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Fundamentals of Trial Design. Sands.pptx

Published Oct 19, 2013 in Health & Medicine
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Presentation Slides & Transcript

Presentation Slides & Transcript

Fundamentals of Trial DesignBruce E. Sands, MD, MSDr. Burrill B. Crohn Professor of MedicineChief of the Dr. Henry D. Janowitz Division of GastroenterologyIcahn School of Medicine at Mount SinaiMount Sinai Medical CenterNew York, NY1

DisclosuresResearch grantsAbbott Immunology, Amgen, GlaxoSmithKline, Janssen Biotech, Pfizer, Prometheus Laboratories, TakedaConsultant and received honorariaAGA Institute, Atlantic Healthcare, Avaxia Biologics, Baxter, Bristol-Myers Squibb, Curatio CME, Dainippon Sumitomo Pharma, Elan, IMEDEX, Janssen, Millennium, New York School of Medicine, Pfizer, Puretech, Resolvyx Pharmaceuticals, Sigmoid Biotechnologies, Takeda, Teva, University of Western Ontario, Washington UniversityStock in a non-publicly traded companyAvaxia Biologics2

OverviewGoals of trial designSpecial challenges in designing studies in Crohn’s diseaseHow can trial design support clinical practice?Trial design elementsUse of placeboOther design considerations3

The Goals of Trial DesignTo evaluate efficiently —and if appropriate, bring to approval—new therapies that provide to patients meaningful benefit with acceptable riskEssentially, to support approval throughSelection of right dose(s) and schedulesAppropriate assessment of efficacyAppropriate assessment of safetyAt the right time/period of observation4

Special challenges in designing and performing studies in Crohn’s diseaseNot a common disease—limited numbers of patients to enroll in studiesIncreasingly effective therapeutic choices availableHistorically high placebo response rateDepends upon outcome measures, disease activity at baseline, duration of disease, parenteral vs. oral, number of study visits, efficacy definitions, timing of endpoint, concomitant/prior treatment, patient populationHeterogeneity of disease expressionDefining what is meaningful to patientsClinically relevant outcome, effect sizeDefining what is acceptably safe for patientsCarryover effect in crossover designDepending upon PK, PD, and patient population5

Symptoms reach treatment thresholdStop or continue base therapy?New treatment begunAppropriate treatment durationYesNoSTOPCONTINUEt0t1Observe on treatmentWhat happens today in clinical practice?Patient better?No limiting side effect?6

Trial Design Elements to Consider7

Trial Design Elements to Consider8

Trial Design Elements to Consider9

Use of placeboBy far the most common designAs clinically meaningful effect sizes can be relatively modest, active comparator would require large sample sizeEthically accepted, as usually layered over established therapy (albeit ineffective, by definition)Important in safety analysis, though exposure to drug or placebo may change in seamless studies, or induction-maintenance combination studiesEMEA sentiment is for active comparison10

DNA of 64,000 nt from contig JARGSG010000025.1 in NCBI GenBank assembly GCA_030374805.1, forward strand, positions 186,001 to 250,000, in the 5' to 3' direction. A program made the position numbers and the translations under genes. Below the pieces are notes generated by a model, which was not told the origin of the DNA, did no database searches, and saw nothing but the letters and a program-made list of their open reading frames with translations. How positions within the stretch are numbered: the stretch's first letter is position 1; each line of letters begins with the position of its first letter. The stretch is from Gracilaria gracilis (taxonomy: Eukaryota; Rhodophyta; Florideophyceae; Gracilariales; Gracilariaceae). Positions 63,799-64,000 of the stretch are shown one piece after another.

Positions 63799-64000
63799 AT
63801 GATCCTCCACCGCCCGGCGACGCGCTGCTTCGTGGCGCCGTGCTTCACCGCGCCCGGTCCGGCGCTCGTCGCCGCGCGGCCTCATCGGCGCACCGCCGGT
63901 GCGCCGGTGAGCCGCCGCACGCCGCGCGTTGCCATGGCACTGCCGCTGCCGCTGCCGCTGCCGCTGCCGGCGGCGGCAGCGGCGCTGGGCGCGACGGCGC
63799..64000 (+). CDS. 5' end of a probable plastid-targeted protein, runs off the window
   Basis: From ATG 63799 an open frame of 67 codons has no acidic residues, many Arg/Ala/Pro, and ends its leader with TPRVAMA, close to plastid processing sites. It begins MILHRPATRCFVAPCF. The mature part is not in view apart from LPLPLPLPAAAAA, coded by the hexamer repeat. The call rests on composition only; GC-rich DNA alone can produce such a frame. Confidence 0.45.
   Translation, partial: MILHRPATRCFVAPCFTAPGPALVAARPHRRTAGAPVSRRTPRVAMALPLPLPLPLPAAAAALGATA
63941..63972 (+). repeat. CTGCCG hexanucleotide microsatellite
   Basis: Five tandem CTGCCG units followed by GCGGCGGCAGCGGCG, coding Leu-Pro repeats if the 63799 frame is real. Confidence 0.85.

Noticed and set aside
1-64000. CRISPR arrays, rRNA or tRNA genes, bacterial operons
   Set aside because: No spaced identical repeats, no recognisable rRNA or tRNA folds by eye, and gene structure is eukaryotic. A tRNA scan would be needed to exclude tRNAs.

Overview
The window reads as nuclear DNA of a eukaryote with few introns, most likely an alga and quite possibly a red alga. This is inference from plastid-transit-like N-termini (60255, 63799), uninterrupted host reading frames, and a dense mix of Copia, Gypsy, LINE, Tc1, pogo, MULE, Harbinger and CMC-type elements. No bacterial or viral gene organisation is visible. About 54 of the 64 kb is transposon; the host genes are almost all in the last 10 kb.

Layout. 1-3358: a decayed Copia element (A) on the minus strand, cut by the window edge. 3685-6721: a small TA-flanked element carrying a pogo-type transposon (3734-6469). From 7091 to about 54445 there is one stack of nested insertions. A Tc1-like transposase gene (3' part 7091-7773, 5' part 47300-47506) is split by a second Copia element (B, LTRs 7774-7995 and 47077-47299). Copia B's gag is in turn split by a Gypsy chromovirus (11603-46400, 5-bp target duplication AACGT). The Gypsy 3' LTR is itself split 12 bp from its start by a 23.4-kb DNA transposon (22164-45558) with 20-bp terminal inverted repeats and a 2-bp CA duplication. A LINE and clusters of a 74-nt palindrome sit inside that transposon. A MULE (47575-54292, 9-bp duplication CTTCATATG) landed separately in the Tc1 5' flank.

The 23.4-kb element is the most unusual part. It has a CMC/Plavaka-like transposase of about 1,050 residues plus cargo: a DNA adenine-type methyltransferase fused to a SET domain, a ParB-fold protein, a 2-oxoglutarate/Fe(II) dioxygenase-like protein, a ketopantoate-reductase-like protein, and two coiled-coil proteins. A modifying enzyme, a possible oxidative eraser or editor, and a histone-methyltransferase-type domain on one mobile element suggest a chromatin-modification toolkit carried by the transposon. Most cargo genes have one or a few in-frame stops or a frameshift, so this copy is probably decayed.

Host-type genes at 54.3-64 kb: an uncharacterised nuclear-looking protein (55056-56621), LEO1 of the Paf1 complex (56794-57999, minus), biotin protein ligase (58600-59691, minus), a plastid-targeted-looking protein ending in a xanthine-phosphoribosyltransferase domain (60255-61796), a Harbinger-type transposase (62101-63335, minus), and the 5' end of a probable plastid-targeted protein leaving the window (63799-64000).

What about placebo in other conditions?In RA, it is felt that keeping patients on placebo with uncontrolled disease for long periods raises ethical concernsExposure to placebo and ineffective therapy should be kept to a minimum (~12 weeks)Short-term outcome assessment is feasible, but this limits ability to assess long-term outcomesFDA: Draft Guidance for Industry, Rheumatoid Arthritis: Developing Drug Products for Tratement, May 2013, Revision 1.11

What trends will affect clinical practice?Increasing willingness to integrate objective evidence of responseBut little consensus about which modalities to incorporate, thresholds for therapeutic decisions, or timing of response measuresLittle understanding of the cost-benefit propositionIncreasing incorporation of pharmacokinetic measures (drug levels, antibodies to drug) in therapeutic decisionsLittle prospective data on timing, frequency and definitions of “therapeutic window”12

What designs have we yet to see in registrational studies in Crohn’s disease?Dosing adapted to target drug level (“tailored dosing regimen”)Selection of population by evidence of a specific disease mechanism (“personalized medicine”)Studies of drug algorithmCluster randomization studies13

Considerations in early phase trial designPhase II can be relatively large if traditional disease activity definitions of response/remission are usedNovel trial designs used in other disciplines (cancer) Phase II designs that allow early stopping for lack of efficacyBayesian designs—but dependence on knowing “prior distribution” to interpret “posterior distribution” can be problematicLikelihood approaches (“probability of misleading evidence”) to make inferencesMultiple outcome studies that incorporate safety and efficacy—but safety is rarely limiting with our agentsActive comparator, or “reference arm”Biomarker as primary outcome of interestAdaptive randomization design (“play the winner”)14

Challenge QuestionsWhat is the proper use of placebo in clinical trials in Crohn’s disease?What features of Crohn’s disease trial design best translate to clinical practice?15